Imprisoned Egyptian hunger striker writes ‘he’s fine’ in letter.

Imprisoned Egyptian hunger striker writes ‘he’s fine’ in letter.


Jailed British-Egyptian activist Alaa Abdel Fattah has written that he is “fine” and drinking fluids after fears for his health mounted amid a months-long hunger strike, his family said on Monday.

Abdel Fattah, who ate “just 100 calories a day” for seven months, escalated his strike, first to all food, then water, as the COP27 climate summit opened on November 6 in the Egyptian resort of Sharm el-Sheikh.

His sister Sanaa Seif on Monday hailed a letter he addressed to his family as “proof of life at last.”

The activist’s lawyer, Khaled Ali, a former presidential candidate, was denied access when he attempted to visit Abdel Fattah in Wadi al-Natroun prison on Thursday and again on Sunday, despite claiming he had obtained the necessary permits.

He and Abdel Fattah’s mother, Laila Soueif, were handed the letter on Monday when they returned to prison a third time before the lawyer was again denied visitation rights.

In Abdel Fattah’s letter, “dated November 12, he writes that he is fine, under medical supervision and has started drinking water,” Ali wrote on Facebook.

The activist’s sister, meanwhile, confirmed in a statement that “it’s his handwriting” but asked: “Why did they keep this letter from us for two days?”

Echoing the demands she made during COP27, Seif said her brother “has to be on a plane to London and only then will we allow ourselves true relief.”

“Alaa is still on hunger strike, the British Embassy has still not been granted consular access, he is still being arbitrarily detained with no end in sight.”

– “Observed” at COP27 –

Abdel Fattah, a key figure in the 2011 uprising that toppled longtime dictator Hosni Mubarak, is serving a five-year sentence for “spreading false news” by sharing a Facebook post about police brutality.

He’s been making headlines since the UN climate talks began last week in Egypt, which tried to boost its image by hosting COP27 but has come under fire for its human rights record.

When Seif attended the summit to campaign for her brother’s release, she was snubbed last week by pro-government participants who called her brother a “criminal” and not a “political prisoner.”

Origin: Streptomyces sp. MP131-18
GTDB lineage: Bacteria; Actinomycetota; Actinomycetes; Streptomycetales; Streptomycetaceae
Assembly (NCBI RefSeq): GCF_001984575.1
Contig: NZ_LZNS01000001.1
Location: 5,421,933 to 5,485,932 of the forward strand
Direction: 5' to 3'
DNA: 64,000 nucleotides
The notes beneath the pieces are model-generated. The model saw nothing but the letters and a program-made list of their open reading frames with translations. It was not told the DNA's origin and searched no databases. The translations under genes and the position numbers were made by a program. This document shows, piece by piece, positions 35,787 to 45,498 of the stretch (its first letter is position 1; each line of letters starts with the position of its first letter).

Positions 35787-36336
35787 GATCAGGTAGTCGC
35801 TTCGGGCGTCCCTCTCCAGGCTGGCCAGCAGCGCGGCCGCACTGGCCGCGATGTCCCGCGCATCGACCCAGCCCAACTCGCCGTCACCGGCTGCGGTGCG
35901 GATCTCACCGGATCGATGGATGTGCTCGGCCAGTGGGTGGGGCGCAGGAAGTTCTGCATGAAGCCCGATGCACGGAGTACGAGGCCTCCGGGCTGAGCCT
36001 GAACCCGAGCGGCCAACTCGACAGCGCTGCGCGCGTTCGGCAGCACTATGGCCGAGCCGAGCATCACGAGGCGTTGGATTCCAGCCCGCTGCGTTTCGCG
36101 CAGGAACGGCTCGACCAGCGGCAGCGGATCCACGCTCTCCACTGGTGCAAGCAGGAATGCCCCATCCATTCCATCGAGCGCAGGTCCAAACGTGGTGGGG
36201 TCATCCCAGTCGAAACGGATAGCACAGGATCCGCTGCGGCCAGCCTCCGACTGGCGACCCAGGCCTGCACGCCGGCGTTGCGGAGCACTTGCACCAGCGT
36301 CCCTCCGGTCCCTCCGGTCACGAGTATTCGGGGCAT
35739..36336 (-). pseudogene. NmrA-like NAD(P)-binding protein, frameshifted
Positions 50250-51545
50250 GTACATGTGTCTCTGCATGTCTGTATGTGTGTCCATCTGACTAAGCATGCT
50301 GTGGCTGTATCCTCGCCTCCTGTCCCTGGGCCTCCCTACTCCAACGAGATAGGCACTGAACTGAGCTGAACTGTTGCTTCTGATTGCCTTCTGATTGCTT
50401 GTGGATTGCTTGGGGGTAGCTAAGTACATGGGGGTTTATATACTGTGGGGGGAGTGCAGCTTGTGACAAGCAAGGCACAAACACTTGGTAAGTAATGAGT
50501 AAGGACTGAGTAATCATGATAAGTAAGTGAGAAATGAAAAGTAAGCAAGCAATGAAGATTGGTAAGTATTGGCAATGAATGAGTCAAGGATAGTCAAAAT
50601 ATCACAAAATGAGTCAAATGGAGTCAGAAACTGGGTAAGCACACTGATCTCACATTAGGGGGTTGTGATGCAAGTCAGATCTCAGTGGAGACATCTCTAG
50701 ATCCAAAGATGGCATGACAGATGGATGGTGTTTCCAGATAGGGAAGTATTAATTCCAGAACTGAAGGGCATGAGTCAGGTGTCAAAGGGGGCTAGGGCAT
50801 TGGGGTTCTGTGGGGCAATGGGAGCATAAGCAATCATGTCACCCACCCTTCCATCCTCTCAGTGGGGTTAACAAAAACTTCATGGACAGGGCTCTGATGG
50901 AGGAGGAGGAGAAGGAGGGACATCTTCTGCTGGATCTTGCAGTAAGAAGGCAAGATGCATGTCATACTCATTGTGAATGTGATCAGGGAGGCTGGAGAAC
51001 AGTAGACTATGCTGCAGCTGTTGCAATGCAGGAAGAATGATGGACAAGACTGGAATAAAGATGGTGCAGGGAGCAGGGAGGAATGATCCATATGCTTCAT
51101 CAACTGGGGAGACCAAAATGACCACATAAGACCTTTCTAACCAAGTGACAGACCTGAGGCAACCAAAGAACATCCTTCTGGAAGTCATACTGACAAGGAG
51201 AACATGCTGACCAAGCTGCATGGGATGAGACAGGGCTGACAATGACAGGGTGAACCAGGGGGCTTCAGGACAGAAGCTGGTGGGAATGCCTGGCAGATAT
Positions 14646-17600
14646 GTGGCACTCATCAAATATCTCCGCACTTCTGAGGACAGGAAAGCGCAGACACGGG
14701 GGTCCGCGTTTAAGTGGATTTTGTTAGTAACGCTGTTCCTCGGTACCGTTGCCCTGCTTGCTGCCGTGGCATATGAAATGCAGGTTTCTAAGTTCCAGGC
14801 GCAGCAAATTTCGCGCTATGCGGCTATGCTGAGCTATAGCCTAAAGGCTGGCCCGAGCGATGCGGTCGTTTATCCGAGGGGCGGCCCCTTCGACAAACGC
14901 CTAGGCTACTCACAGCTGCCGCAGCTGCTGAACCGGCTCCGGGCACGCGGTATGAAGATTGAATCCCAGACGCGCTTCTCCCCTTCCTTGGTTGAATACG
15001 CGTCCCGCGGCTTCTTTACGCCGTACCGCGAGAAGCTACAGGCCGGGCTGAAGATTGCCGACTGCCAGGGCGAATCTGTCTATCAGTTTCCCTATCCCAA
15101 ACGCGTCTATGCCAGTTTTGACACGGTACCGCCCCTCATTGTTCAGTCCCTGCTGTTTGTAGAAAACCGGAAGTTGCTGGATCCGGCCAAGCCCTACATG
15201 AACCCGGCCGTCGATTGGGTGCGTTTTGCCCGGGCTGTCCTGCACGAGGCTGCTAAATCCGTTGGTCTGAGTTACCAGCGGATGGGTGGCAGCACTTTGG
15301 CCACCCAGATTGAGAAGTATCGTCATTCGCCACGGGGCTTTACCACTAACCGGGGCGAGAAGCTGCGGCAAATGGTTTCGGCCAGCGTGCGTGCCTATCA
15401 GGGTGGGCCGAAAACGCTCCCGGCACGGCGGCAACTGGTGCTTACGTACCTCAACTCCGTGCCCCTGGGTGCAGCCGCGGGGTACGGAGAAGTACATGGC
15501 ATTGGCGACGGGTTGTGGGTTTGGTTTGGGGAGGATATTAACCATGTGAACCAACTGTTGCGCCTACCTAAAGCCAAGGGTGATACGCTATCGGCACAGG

A German diplomatic source said a complaint had been lodged with Egypt because their delegation – which was hosting Seif and other human rights defenders – “felt they were being watched”.

Since the start of the UN climate summit, activists have complained of “being interrogated” and feared they will be “persecuted” as human rights groups warned of draconian surveillance measures.

Liane Schalatek, deputy director of the Heinrich Boll Foundation in Washington, said on German television that she felt “more uncomfortable than at any other COP before.”

A climate finance expert who has been attending COP conferences since 2008, she said this time cameras in meeting rooms focused on speakers’ faces.

“This is both unnecessary and unusual for such internal coordination meetings,” she said. “The possibility that everything will be recorded cannot be ruled out.”

– Presidential Pardon –

International pressure has increased since world leaders arrived in Sharm el-Sheikh last week. Several raised the case at bilateral meetings with President Abdel Fattah al-Sisi, most recently with US President Joe Biden on Friday.

Biden hailed Sisi’s reactivation of a dormant presidential parole board, which has enabled the release of several high-profile political prisoners this year.

On Friday, Abdel Fattah’s other sister, Mona Seif, announced that the family had filed a new request for a presidential pardon.

The appeal was taken up by one of Egypt’s most watched talk show hosts, ardent pro-Sisi Amr Adib.

On Friday, Adib said on prime-time television that the pardon was “primarily in Egypt’s interests.”

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